Norman Corwin

His Early Life and Radio Career, 1910–1950

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About the Book

Called “The Poet Laureate of Radio” by critics, Norman Corwin was the top writer at CBS when CBS reigned supreme in radio, and when radio itself dominated public attention. This biography tells the story of Norman’s unlikely rise from a triple-decker tenement on Bremen Street in East Boston to the top rung of radio writers during the Golden Age of Radio. A self-taught writer who never graduated from high school, he learned what audiences craved, and he gave it to them. His nuanced “theater of the mind” dramas, tender love stories, and witty comedies were hits talked about long after they were broadcast, and, when his scripts were published, became bestsellers. The week after Pearl Harbor, Norman’s show “We Hold These Truths” was broadcast to the largest radio audience ever. His V-E Day broadcast on May 8, 1945, “On a Note of Triumph,” made a similarly enduring mark and still constitutes the gold standard for wartime drama.

About the Author(s)

Wayne Soini is a retired labor lawyer living in Gloucester, Massachusetts. He has researched and written six nonfiction books.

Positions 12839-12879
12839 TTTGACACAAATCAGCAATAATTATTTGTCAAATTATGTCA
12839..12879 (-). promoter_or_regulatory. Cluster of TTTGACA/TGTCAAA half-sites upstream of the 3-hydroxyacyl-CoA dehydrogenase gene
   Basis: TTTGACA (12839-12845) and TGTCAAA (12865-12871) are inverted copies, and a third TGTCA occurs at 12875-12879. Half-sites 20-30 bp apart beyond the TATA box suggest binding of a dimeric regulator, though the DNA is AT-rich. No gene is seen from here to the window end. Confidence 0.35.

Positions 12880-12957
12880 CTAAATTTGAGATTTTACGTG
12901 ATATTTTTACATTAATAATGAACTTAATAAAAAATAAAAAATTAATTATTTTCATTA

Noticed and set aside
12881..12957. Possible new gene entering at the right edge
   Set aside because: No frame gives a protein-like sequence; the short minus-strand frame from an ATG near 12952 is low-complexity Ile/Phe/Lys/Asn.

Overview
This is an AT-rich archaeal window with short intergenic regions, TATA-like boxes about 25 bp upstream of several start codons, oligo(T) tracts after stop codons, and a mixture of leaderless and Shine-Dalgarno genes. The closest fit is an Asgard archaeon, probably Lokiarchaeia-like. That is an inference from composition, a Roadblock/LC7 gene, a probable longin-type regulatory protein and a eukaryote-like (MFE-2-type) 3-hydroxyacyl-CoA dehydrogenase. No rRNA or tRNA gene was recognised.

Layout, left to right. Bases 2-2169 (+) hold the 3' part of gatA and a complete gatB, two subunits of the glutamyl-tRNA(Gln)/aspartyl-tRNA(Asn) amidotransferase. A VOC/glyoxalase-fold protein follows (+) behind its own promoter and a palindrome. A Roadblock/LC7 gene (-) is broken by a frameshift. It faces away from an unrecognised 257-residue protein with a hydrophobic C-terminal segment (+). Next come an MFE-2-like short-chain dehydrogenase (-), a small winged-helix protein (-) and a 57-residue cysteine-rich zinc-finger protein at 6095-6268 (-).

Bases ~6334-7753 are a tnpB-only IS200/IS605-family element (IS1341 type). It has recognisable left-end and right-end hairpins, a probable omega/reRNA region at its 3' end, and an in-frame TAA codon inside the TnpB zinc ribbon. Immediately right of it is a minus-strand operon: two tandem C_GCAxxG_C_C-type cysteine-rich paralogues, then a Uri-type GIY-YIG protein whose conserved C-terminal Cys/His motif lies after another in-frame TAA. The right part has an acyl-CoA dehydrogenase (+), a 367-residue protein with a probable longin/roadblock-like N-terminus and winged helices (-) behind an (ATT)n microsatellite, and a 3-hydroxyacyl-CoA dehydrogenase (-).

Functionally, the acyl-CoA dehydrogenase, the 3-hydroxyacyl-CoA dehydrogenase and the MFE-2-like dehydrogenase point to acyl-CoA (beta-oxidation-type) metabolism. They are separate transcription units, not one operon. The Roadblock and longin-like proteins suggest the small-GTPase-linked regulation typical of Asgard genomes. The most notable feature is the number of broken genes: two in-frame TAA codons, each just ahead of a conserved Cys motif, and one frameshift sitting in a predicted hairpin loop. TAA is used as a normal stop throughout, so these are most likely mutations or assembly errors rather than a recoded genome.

Bibliographic Details

Wayne Soini

Format: softcover (6 x 9)
Pages: 234
Bibliographic Info: 31 photos, notes, bibliography, Index
Copyright Date: 2021
pISBN: 978-1-4766-8641-7
eISBN: 978-1-4766-4378-6
Imprint: McFarland

Table of Contents

Preface and Acknowledgments 1
Author’s Note 7
Norman’s December Surprise: “We Hold These Truths” 9
Part One: Norman to Nineteen (1910–1929)
A “Tough Kid” in Eastie 15
Three Arts and a Boy 17
His Father’s Business 22
His Mother’s Boy 27
Norman’s First War Story 31
Norman Types and Discovers Radio 34
No Bar Mitzvah for Norman 38
Winthrop 41
Restart in High School 47
The “Lost Year” and Greenfield 56
Greenfield and Its Paper 61
Meeting Heywood Broun 66
See Him When in New York? 67
1928, After Broun 68
Springfield 71
Norman Proposes to His Coauthor 75
Enter “Jumbo” 78
Part Two: Norman in His Twenties (1930–1939)
Taking a Reading in 1930 85
The Tragedy and Norman’s Resolution 87
Innocents Abroad, 1931 89
The “Interruption” 92
Hits and Misses 95
He’s Back 98
Trouble in Paradise 105
Norman’s Roller Coaster 107
Poetic License 113
CBS 116
Norman Corwin’s Words Without Music 120
A Book for Mr. McKenzie 128
“Seems Radio Is Here to Stay” 130
Curley and Pursuit of Happiness 132
“Ballad for Americans” 136
Hollywood 138
“To Tim at Twenty” 140
Part Three: Norman to Age Forty (1940–1950)
Requiem for Alfred Eisner 143
26 by Corwin 148
Washington 152
This Is War! 155
England 162
“The Long Name That None Could Spell” 164
Columbia Presents Corwin 167
“On a Note of Triumph” 169
Kate 175
Postwar to 1950 184
Epilogue 191
Chapter Notes 201
Bibliography 221
Index 223